Imagine a wind drought across the eastern seaboard, which is common enough; imagine, to boot, a cloudy day not to mention evenings, nights, and dawns.  An awful lot of that total of 14,700 (8,000 + 6,700) megawattage of wind and sun drops out. And there is significantly less coal power to fill the breach. Now double the figures by assuming Bowen achieves his goal. Yes, you’re right, it is phantasmagorical.

There’s a tipping point at play. Where exactly it is we don’t know. But it’s getting close. As intermittent power increases and reliable power decreases, comes “the wet-ass hour”[1] when there ain’t no sun, their ain’t no wind and coal is in short supply. Need bigger gas wells.

[1] Al Pacino as Detective Frank Keller in Sea of Love.

9 thoughts on “Toothless Jackals of the Selectively Curious Press

  • Stephen Due says:

    Chris Bowen is the Minister for Climate Change and Energy. The order is significant. Climate change is something upon which no Australia government policy or program can possibly have any measurable effect. He might as well be the Minister for Interstellar Travel, or the Minister for Moonlight. Energy comes in second, but this is where Bowen can have real influence – sadly.
    It evidently has not occurred to the advocates of Medieval energy infrastructure that one of the results of their policy is the destruction of Australia’s manufacturing industry. Oblivious to this, they are now getting to work on agriculture. Meanwhile our coal exports are helping the Chinese build plenty of highly productive coal-fired power stations. My guess is that there is no Chinese Minister for Climate Change.

  • Rossini says:

    The Chinese probably aren’t aware of this thing called climate change!

  • Tony Tea says:

    Here’s the recent energy mix: “Fossil fuels contributed 71% of total electricity generation in 2021, including coal (51%), gas (18%) and oil (2%).” I tell my students that even if we could replace that 71% (down from 81% in around 20 years – you do the projections) with a like-for-like amount of solar and wind, neither provide synchronous a.c. power and system inertia and 24-hour power, so the system would need to be supported by a ruinously expensive and electrically problematic fleet of electro-magnetic synchronous devices to deliver the necessary inductive grunt to run the many millions of electric motors, transformers and assorted electro-magnetic devices. If we, as alleged, also need to build 10,000km of transmission lines, we will need the synchronous inertia to control the capacitive load characteristic of power lines. It’s looking to me more and more like we should have saved the money we are spending on renewables, renewable support and lines, and instead invested in the initially expensive but comparatively cheaper nuclear option; especially if we had placed said nuclear plants where the decommissioned coal-fired plants are, and spent the saved money on research. According to the zealots, renewables are expensive up front but almost free thereafter. This would appear fanciful. Renewables look to be extravagantly expensive up front, not cheap thereafter and, of course, don’t work all the time.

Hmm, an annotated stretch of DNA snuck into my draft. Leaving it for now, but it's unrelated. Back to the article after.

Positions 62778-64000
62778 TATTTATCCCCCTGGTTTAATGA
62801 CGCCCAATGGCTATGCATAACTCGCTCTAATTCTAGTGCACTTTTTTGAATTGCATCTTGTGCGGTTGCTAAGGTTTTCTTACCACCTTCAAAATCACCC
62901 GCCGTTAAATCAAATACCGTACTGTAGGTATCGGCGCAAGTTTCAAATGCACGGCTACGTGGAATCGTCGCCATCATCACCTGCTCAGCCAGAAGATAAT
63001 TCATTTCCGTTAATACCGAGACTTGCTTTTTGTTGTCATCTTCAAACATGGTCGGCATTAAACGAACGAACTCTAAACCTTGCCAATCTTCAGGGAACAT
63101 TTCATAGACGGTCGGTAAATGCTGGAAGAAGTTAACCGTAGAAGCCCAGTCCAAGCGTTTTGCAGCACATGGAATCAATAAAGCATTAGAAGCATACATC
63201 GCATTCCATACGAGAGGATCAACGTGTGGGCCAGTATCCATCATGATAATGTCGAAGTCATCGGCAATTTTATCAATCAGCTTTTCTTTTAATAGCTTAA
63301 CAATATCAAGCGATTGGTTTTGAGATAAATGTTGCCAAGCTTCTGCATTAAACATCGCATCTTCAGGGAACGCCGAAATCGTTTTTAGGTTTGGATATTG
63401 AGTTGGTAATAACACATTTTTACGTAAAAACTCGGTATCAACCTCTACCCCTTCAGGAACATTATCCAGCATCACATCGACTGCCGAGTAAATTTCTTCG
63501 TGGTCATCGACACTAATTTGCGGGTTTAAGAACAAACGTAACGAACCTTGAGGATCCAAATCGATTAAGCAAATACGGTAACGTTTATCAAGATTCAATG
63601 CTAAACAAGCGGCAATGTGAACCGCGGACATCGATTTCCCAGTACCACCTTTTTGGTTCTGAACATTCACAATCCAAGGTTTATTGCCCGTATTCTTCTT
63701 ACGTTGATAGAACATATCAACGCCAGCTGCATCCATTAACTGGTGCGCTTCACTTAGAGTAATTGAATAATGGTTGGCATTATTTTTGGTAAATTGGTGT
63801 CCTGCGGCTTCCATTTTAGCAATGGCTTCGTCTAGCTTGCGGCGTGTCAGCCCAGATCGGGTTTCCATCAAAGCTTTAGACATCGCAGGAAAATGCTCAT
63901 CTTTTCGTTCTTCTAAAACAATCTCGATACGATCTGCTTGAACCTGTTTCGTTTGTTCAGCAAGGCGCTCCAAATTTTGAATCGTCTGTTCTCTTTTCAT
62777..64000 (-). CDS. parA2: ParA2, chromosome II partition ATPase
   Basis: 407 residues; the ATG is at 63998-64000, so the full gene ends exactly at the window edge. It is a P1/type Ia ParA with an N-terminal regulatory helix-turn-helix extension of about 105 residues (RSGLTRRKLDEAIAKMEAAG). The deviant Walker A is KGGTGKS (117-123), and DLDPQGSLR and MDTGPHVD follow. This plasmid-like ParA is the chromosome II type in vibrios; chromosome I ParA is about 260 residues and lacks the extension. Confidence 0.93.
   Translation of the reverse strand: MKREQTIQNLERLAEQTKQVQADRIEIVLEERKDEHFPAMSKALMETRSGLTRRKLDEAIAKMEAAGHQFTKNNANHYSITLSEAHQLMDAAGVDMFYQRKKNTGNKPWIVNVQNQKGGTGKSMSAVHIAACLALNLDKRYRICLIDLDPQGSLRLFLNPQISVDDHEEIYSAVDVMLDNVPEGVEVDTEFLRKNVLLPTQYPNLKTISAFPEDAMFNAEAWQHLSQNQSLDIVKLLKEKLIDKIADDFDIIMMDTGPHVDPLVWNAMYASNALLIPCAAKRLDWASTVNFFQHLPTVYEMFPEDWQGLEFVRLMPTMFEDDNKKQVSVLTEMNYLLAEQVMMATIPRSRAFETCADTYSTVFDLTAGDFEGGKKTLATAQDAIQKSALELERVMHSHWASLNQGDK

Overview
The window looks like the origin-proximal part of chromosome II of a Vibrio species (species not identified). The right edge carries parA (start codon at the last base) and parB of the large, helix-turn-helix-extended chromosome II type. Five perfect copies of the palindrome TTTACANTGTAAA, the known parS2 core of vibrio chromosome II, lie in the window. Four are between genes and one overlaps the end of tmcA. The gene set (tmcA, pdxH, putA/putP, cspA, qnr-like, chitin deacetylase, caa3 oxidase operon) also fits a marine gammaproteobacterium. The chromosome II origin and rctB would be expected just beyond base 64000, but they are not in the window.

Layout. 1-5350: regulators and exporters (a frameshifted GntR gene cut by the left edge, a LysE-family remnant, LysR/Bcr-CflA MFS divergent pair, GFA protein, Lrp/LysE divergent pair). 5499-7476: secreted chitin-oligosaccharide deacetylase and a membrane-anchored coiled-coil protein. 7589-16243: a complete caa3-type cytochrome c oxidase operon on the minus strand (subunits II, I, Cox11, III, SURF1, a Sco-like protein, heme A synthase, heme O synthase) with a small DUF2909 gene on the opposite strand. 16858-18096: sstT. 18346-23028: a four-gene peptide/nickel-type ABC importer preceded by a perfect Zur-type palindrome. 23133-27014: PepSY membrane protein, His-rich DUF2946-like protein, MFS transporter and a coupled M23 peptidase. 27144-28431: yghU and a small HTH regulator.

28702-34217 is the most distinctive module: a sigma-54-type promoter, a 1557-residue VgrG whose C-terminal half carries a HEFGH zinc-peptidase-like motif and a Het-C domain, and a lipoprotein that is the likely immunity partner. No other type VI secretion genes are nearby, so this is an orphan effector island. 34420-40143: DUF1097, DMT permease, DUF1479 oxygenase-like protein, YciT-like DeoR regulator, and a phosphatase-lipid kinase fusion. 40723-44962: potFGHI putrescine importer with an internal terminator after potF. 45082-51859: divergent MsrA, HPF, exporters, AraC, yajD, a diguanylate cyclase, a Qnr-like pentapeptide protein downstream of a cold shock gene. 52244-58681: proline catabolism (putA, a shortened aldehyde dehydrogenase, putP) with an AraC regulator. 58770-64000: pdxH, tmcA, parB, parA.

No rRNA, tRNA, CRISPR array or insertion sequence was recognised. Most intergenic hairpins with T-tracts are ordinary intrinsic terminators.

“I would like to see reporters running after Bowen. Armed with information (hmm, requires independently-minded research) and plying him with questions.”
    One possible reason that those four pertinent questions that follow this remark will never be asked of the incumbent minister in question is that the legacy media have had their services lubricated by forces higher up in the world of totalitarian control. These media are free to report on gossipy distractions whilst the real action, the silent war against our freedoms and wellbeing, is being waged behind our cognition as our attention is constantly diverted by tripey media coverage of tantalizing tales of chicanery.

  • Ceres says:

    MSM have been brainwashed by leftie education and their emotional gene and job promotion trumps logic and rational thought. So they and all the ‘biggies’ like corporations, judiciary and so on kowtow and vocally support the deliberate destabilisation and demoralisation by Labor. Love to know why as blind Freddy can see what’s coming. Australia an energy power house of coal, gas and uranium. Sentenced to third world status unless these cretinous midgets are ousted

    • Lawrie Ayres says:

      You are correct, I am convinced. I do believe that Albo has two albatrosses around his neck and he shot both of them himself. The first is the Voice which is going to fail as it should. The second is the renewable madness that could not survive a concerted attack. It surprises me why Dutton is not pursuing Bowen with vigour and figures. If Dutton won’t why would a journalist?

  • Lawrie Ayres says:

    Some journalist did ask Bowen a question a few days ago along the lines of ” people are struggling with energy prices what can they do?”. Bowen’s reply was “use less energy”. Moron came to mind.

  • pgang says:

    I suspect many journalists would love to ask questions but their editors won’t allow it, because their bosses won’t allow it. I guess they either keep silent or find a new profession.
    As far as the Higgins saga goes, I haven’t been following, but it’s fascinating how the narrative has suddenly turned against Liberal Senator Van instead. What a remarkable coincidence of timing. Brittany who?

Leave a Reply